11. Lowered severe COVID-19 risk

Putting the immune system support idea into current context, research has found that people eating plant-based diets likely will fare better if they contract COVID-19. Wong points to a 2020 study that examined 31,815 cases of COVID-19 and found that cases in adults who consumed more plant-based foods had a 41% lower risk of developing severe COVID-19 (i.e. cases requiring hospitalization and respirator support).

“The lead researcher notes that participants were surveyed before vaccines were available and before the development of the Delta variant,” therefore the risks and benefits might have changed since the study was concluded, Wong explains.

Still, it stands to reason that because the phytonutrients found in plants support a healthy immune system, a plant-based diet could offer protection against various infectious diseases such as COVID-19.

12. Environmental health

Lastly, a plant-based diet is a healthier alternative for planet Earth, Wong says. “The 2019 EAT-Lancet commission on healthy diets from sustainable food systems states that choosing plant-based foods would help sustain our planet and feed healthy foods to our growing population. Incorporating more wholesome, plant-derived foods — more whole grains, fruits, vegetables, nuts and legumes (beans, peas, lentils) in your meal — allows you to engage in sustainable eating, and this means you are supporting your health and our planet when purchasing and eating food.”

Freeman agrees, saying “you can get everything you need nutrient-wise from a plant-based diet. It’s a very nutrient-dense, environmentally friendly and cost-effective plan. In short, there’s really no shortage of benefits for doing this.”

Do you have to kiss all meat goodbye?

The evidence is clear that plant-based diets can support improved health in a variety of ways. But does adopting a plant-based diet mean never eating meat again?

Not necessarily, says Holley. “Plant-based diets are versatile and can be adapted based to individual preferences and needs. For example, one person may include certain animal proteins, like eggs or fish, while another may exclude them completely.”

For the diet to be considered plant-based, “fruits, vegetables, nuts, seeds, legumes and whole grains remain the primary sources of nutrients,” Holley says.

That said, she also notes that “plant-based diets are less about what we should be eliminating and more about what should be increased.” The Mediterranean, Nordic and Ornish diets are all good examples of plant-based diets that can be adapted to individual tastes and preferences.

In fact, Dr. Brian Quebbemann, a weight loss expert, bariatric surgeon and founder of the N.E.W. Program in Orange County, California, notes that including small amounts of meat or other animal products in your diet can be a smart move. “Many of the benefits of a vegan diet have been also shown to be true of a lacto-ovo vegetarian diet (someone who eats dairy and eggs) and a Mediterranean diet.”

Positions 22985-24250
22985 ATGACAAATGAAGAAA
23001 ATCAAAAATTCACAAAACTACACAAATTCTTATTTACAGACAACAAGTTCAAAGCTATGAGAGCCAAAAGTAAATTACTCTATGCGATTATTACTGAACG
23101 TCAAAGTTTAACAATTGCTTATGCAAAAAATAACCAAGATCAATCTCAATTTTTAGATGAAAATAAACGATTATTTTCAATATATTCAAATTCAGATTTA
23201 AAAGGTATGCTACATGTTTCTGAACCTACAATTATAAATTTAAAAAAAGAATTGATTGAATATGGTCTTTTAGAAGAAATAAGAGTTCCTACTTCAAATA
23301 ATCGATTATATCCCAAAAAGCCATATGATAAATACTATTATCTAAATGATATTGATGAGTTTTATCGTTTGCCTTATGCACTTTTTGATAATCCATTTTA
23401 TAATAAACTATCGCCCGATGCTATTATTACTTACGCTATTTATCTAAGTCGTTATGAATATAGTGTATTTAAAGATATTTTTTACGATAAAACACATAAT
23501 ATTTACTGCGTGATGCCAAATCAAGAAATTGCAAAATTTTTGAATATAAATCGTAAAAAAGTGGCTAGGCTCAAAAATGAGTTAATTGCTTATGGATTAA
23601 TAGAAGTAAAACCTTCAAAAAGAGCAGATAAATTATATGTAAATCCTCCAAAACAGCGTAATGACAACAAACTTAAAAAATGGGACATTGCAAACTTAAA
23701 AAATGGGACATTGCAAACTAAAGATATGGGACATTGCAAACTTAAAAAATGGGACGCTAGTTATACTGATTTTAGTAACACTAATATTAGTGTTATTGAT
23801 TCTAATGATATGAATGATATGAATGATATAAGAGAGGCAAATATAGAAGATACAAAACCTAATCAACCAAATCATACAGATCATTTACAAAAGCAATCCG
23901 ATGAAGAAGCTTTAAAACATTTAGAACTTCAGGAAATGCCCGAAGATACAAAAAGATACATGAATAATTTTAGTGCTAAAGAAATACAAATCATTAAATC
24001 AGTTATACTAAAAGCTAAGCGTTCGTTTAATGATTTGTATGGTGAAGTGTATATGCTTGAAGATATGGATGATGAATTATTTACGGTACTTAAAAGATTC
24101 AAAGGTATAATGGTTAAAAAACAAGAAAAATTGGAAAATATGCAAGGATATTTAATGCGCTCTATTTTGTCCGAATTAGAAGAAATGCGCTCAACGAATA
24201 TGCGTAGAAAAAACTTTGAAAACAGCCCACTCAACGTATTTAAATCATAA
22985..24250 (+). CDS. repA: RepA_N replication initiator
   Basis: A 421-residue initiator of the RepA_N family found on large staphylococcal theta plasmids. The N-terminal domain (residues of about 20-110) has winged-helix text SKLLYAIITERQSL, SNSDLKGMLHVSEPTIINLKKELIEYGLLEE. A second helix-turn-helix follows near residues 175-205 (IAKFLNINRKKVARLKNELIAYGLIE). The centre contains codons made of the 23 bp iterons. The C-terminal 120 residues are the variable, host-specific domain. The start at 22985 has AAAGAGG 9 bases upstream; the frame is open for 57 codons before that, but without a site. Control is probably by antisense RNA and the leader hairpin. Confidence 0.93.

There is a potential downside to going entirely plant-based, Quebbemann adds. “Exclusively plant-based, or vegan, diets are lacking in vitamin B12, which is very important in early brain development, central nervous system health and also in maintaining a healthy supply of red blood cells.” If you’re going 100% vegan, speak with your doctor or a registered dietitian about supplementing with B12.

“Exclusively plant-based diets also are very low in iron, increasing the risk for anemia as well as increasing the risk of developing early cognitive decline,” he says, so talk with your doctor about iron as well to make sure you’re getting enough.

All that said, Quebbemann notes that both of these problems “can be prevented through diligent use of supplements, or simply by eating a plant-based diet that includes limited quantities of eggs, dairy products, fish and sometimes chicken.” Smart planning is the key to making it all work.

Adopt a healthy lifestyle.

Improving your diet is a very effective way of reducing your risk of developing chronic diseases and better managing them if you have them. “A small serving of plants provides a wealth of nutrients,” Parker says. “They’re the best investment in your health.”

But in addition to eating right, “regular physical activity, moderate to no alcohol consumption and abstaining from the use of tobacco products should all be considered in combination with a plant-based diet to really see these benefits,” Holley says.

12 benefits of a plant-based diet:

— Heart health.

— Blood pressure control.

— Lowered stroke risk.

— Brain health.

— Diabetes prevention and management.

— Weight management.

— Digestive health.

— Kidney health.

— Reduced cancer risk.

— Immune system health.

— Lowered severe COVID-19 risk.

— Planetary health.

More from U.S. News

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12 Health Benefits of a Plant-Based Diet originally appeared on usnews.com

Update 11/15/21: This story was previously published at an earlier date and has been updated with new information.